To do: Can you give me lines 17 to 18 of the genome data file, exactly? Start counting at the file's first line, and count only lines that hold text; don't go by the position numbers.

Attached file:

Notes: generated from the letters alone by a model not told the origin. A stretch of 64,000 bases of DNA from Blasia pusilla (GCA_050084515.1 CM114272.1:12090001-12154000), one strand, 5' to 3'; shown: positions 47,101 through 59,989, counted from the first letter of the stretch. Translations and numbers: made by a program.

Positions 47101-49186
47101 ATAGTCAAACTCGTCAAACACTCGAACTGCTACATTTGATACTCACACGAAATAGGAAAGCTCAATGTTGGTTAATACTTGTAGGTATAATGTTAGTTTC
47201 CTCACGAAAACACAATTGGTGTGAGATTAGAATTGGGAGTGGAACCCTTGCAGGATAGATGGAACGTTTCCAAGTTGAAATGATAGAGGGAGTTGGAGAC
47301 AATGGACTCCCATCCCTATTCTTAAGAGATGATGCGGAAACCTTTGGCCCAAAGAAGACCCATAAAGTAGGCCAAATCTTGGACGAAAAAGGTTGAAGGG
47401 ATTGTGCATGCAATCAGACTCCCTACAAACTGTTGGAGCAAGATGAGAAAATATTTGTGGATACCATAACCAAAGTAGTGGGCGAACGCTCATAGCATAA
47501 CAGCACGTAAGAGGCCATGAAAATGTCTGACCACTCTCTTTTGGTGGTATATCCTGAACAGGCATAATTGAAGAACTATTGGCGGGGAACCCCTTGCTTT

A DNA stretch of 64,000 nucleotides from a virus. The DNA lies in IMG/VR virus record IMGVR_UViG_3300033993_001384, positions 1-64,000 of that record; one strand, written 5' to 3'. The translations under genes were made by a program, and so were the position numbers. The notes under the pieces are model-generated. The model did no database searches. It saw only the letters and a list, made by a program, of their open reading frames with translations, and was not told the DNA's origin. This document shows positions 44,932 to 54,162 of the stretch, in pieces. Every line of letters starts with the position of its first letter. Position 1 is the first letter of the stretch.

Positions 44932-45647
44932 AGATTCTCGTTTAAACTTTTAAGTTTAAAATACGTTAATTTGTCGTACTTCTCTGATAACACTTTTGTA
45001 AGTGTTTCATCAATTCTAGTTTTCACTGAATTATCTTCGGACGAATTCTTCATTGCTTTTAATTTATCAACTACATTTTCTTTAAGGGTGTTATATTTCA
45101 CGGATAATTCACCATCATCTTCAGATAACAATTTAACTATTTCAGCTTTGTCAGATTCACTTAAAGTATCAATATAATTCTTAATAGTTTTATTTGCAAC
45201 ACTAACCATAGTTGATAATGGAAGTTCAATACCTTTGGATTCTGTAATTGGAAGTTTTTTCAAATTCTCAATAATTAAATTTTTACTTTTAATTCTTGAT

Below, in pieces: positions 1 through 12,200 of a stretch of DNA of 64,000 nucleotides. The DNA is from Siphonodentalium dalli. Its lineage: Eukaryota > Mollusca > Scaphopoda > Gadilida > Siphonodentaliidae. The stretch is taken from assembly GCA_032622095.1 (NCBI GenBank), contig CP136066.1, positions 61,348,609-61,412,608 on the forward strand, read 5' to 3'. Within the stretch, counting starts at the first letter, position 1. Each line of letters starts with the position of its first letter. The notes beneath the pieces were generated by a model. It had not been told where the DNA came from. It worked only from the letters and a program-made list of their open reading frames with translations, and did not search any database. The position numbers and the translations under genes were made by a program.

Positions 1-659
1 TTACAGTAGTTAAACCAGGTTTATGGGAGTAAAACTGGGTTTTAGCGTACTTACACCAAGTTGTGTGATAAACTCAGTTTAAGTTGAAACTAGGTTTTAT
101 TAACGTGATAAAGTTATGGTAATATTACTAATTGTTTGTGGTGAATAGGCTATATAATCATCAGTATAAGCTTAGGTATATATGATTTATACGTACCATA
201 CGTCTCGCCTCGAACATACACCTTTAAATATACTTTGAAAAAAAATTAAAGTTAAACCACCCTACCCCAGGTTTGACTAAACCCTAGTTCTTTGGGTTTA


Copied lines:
101 TAACGTGATAAAGTTATGGTAATATTACTAATTGTTTGTGGTGAATAGGCTATATAATCATCAGTATAAGCTTAGGTATATATGATTTATACGTACCATA
201 CGTCTCGCCTCGAACATACACCTTTAAATATACTTTGAAAAAAAATTAAAGTTAAACCACCCTACCCCAGGTTTGACTAAACCCTAGTTCTTTGGGTTTA